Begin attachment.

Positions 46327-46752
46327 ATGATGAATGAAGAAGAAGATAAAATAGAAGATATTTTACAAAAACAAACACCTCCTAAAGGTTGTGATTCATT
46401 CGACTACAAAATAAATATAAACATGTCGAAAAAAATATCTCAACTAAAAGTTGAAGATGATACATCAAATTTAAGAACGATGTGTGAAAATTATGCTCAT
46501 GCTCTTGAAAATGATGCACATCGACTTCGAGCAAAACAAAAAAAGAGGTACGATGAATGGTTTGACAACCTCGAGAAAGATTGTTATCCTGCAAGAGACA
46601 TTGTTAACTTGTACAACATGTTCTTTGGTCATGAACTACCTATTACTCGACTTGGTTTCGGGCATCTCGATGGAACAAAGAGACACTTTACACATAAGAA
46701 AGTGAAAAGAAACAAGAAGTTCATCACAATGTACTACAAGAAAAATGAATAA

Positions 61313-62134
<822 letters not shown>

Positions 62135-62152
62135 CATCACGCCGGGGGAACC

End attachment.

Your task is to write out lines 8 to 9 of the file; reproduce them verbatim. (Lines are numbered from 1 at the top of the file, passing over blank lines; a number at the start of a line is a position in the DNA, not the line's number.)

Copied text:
<822 letters not shown>

Positions 62135-62152